Saturday, December 13, 2014


Back in the winter of '03/'04 I was living near Fairbanks, AK.  Before that winter in Fairbanks winter biking had meant riding the trainer down in the basement.  Previously my lower temperature riding limit was about +20*.  But I ended up falling in with a bunch of winter bikers (including, in a totally unearned bit of extraordinary luck, Rocky Reifenstuhl [though the linked article makes him sound totally badass at the start, further down it states "For all his intensity and racing bravado, though, there was a softer side to Rocky that many people didn’t see. He was a mentor and a teacher and a friend who was willing to share his knowledge about bikes and training and fitness and race strategy, as well as life in general, to anyone who was willing to listen.."  That's the Rocky I remember]).

Anyway, what I'm getting at is that I first fell in love with snowbiking in Fairbanks.  I don't remember ever riding on a groomed trail up there but everyone had snowmachines and the trails were - in general - packed hard.  Which was good because fatbikes weren't yet invented - or at least weren't commonly available (I had never seen one)(Mike Curiak wasn't even riding fat yet)

Because the trails weren't groomed in the they were narrow.  The ride yesterday reminded me of that.  We got a big snow here back in early/mid Nov.  And have gotten just a few small snowfalls and dustings (not more than a couple of inches at a time) since - and while the snowmobile trails are officially open they haven't yet been groomed.  Here's to hoping that they don't.  The trail winds through the trees, and though it's not single track by any stretch, it feels much more intimate than it does after the groomer comes though and makes it so two snowmobiles can pass each other easily.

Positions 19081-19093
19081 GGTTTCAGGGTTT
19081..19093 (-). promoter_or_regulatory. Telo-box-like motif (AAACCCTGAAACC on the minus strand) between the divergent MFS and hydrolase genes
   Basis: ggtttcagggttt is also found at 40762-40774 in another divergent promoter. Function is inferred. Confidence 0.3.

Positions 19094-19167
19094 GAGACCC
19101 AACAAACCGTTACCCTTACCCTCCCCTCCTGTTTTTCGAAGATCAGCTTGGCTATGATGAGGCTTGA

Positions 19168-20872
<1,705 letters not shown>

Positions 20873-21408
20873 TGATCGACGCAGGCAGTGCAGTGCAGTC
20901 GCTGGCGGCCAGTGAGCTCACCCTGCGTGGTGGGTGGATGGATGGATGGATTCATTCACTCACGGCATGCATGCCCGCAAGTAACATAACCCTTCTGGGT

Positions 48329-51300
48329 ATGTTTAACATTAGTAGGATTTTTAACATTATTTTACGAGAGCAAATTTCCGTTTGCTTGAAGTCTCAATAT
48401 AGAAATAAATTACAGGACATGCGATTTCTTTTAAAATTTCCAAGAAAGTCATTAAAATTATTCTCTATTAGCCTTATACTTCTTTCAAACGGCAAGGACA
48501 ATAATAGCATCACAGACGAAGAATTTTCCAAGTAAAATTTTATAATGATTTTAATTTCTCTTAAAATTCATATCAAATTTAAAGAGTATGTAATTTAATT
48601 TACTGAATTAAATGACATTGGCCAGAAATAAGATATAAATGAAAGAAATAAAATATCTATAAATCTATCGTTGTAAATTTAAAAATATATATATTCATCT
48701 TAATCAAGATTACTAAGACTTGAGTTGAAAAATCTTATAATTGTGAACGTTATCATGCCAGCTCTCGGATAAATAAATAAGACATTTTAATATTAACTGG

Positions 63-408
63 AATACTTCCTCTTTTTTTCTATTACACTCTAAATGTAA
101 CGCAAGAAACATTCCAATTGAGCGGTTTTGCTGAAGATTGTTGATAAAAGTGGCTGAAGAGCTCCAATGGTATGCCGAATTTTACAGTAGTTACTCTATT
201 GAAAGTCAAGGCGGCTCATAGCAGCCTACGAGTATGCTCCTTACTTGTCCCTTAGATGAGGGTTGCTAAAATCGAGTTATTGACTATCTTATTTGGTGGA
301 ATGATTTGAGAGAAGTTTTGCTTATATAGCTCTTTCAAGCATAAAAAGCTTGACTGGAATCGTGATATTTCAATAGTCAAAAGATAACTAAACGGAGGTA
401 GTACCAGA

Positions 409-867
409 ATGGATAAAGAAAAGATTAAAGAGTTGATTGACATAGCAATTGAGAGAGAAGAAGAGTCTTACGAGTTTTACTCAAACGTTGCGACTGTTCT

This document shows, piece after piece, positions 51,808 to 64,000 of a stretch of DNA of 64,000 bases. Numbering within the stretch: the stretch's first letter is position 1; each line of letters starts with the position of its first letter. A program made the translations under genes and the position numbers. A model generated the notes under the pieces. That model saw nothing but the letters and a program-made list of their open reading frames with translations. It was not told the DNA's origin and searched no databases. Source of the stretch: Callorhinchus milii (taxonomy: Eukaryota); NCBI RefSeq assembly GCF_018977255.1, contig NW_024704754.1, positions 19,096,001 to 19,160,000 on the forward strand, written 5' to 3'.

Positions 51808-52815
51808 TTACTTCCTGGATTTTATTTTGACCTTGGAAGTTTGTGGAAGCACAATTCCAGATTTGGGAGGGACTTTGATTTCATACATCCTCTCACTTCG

It was one of those foggy days where the fog frosts the treetops and you almost can't tell where the trees end and the sky begins

Even though the Chequamegon Highlands are not much higher than our place (maybe a few hundred feet) I had no idea that things would be so frosty at the top of the ridge.  They weren't at home when I left and weren't when I got back.

Much of the ride was kinda a pleasure cruise that saw me taking lots of pictures and not really pushing the pace at all.

I had intentionally shorted myself on water - I took enough with me to get me a few hours down the trail and then run out.  I wanted to have to melt some snow.
With ~2 ozs of alcohol I melted enough snow to fill one pot of water (which I dumped in my camelbak) and then since the stove was still burning I melted most of another pot.  But it was +33 - not likely to be the conditions we'll see at Arrowhead.  Though in '13 it was almost that warm - the lowest we saw in the race was +20.  But in '09 it was -25 and in '11, -35.

It's been warm here - mostly in the 20's and even 30's with maybe high teens overnight and I haven't had much chance to test out gear in the really cold weather that I could see at Arrowhead.  It'd actually be really nice (for Arrowhead training - definitely not for our propane bill) if it got really cold (like -25) for a couple of days so I could give things a try in cold weather.  It's one thing to be able to use your gear at +20 but it's quite another to use it at -35 when you're sleep deprived and have 80 miles in your legs already.

Sour gummi worms are my Mike and Ike's

I hopefully won't need to even get out my tool kit in Arrowhead but just in case I do need it I "practiced" today.  I there were times when I needed to tweak my bike and since none of them were a big deal I suppose I could have waited until I got back inside - but I wanted to try out working tools with gloves on.  My slow-leaking rear tire gave me ample opportunity to try out my pump, too.

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